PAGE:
What I'm 'Miro'ing currently and a heartfelt thanks!

  • 26 January 2023
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Miro is a lovely application which I find more and more use for almost daily. I wish I had used it when I was more gainfully employed, as I’m confident it would have helped in innumerable ways in the dynamic and creative environment I left for stay at home fatherhood. As it stands, I mostly use it for organizing my creative endeavors and hobbies.

In the case of the latter, I’ve been using Miro since early in the pandemic to play various tabletop roleplaying and miniatures games online with a huge community of players around the world. While there is a bustling and crowded field of dedicated VTTs (Virtual Tabletops) which exploded in popularity as games scrambled to continue online, Miro serves my needs and those of countless others exceptionally without the oft heavy baggage of trying to be all things to all games.

The one area where I needed to supplement Miro usage with additional application(s) was in having reliable RNGs (random number generators) aka dice which could be “rolled” and seen by others at the “table”. While far from a deal breaker the lack of this one piece of the gaming experience was sorely missed.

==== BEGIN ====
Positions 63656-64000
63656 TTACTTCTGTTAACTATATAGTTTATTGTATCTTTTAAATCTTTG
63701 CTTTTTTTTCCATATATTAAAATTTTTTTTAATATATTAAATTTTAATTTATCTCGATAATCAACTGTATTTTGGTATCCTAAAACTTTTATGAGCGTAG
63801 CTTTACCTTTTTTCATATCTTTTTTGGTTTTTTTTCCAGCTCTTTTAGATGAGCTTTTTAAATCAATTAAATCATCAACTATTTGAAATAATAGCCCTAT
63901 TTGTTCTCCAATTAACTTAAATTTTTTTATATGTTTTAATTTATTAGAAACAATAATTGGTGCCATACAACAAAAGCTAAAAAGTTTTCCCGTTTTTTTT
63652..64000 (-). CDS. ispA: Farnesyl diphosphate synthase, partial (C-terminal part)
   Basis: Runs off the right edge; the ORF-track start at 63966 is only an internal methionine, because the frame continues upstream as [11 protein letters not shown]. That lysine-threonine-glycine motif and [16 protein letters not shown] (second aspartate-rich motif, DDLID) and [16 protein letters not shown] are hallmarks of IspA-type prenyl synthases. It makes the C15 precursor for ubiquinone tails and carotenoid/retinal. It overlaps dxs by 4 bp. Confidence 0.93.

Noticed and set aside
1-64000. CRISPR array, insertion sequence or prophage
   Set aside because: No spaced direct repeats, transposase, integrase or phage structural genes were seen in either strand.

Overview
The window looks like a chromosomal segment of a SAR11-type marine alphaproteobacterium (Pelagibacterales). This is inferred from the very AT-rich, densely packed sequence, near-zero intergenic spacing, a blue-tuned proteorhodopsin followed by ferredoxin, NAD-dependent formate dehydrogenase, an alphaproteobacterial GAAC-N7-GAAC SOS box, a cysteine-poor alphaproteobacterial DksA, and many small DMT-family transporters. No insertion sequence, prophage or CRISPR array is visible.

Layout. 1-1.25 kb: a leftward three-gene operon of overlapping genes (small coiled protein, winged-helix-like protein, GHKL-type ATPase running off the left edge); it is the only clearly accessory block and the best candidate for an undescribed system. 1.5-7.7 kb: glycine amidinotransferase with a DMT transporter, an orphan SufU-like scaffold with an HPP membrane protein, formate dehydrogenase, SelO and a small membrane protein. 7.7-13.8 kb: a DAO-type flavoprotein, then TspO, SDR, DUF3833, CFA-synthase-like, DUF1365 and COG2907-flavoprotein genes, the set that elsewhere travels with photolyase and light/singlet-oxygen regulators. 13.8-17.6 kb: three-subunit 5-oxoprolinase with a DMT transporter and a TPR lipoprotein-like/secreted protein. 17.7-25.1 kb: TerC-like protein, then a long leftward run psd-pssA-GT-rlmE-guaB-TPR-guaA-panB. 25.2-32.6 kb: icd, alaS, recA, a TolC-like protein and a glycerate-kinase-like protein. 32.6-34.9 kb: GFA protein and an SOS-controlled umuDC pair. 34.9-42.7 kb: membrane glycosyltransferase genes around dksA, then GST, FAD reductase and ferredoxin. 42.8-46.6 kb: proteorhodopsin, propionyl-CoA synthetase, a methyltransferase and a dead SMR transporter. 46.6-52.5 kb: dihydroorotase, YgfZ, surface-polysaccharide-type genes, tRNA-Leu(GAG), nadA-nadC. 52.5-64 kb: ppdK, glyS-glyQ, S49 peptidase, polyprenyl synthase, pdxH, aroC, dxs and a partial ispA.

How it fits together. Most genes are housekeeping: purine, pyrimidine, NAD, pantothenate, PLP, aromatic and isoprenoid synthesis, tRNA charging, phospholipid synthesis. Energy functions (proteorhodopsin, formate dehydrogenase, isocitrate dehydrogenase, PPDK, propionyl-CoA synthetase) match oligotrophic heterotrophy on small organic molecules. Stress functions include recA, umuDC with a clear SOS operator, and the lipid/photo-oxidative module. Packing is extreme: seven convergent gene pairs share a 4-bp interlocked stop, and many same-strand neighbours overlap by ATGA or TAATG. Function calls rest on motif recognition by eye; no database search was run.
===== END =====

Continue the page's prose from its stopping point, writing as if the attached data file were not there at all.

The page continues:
Some time ago I happened on @Max Harper ‘s wonderful app called “Totally Random” and for the first time was able to create “rollable” “dice” for use by all players in a Miro board. The ‘trick’ was to stack identically sized images of each die face atop one another, lock as a group, select, and use the ‘Shuffle: Stack Order’ option from the Totally Random feature menu. This would quickly bring a single random die face to the top of the stack and presto, a die roll result.

This solution served our needs, but came with the slight incovienience of needing to open a menu and scroll to the specific feature before triggering the desired outcome. While quick enough, it was a few more clicks to make for each roll and another thing which required explanation to persons new to Miro. I dreamed of being able to streamline this process for my specific use case, and with hand in heart reached out to Max with my humble request. To my utter delight, within a few hours I had a perfectly working version of a single button click “Shuffler” which captured exactly the feature I needed from the robust “Totally Random” app.

While Miro is a tremendous platform for collaboration and connection in countless areas, both professional and personal, the cadre of developers and users who share their experiences and expertise so openly with the Miro community at large is, without question, one of it’s greatest assets.

Thanks, again, to Max and to all the other developers out there helping small and power users tune Miro to their needs.  

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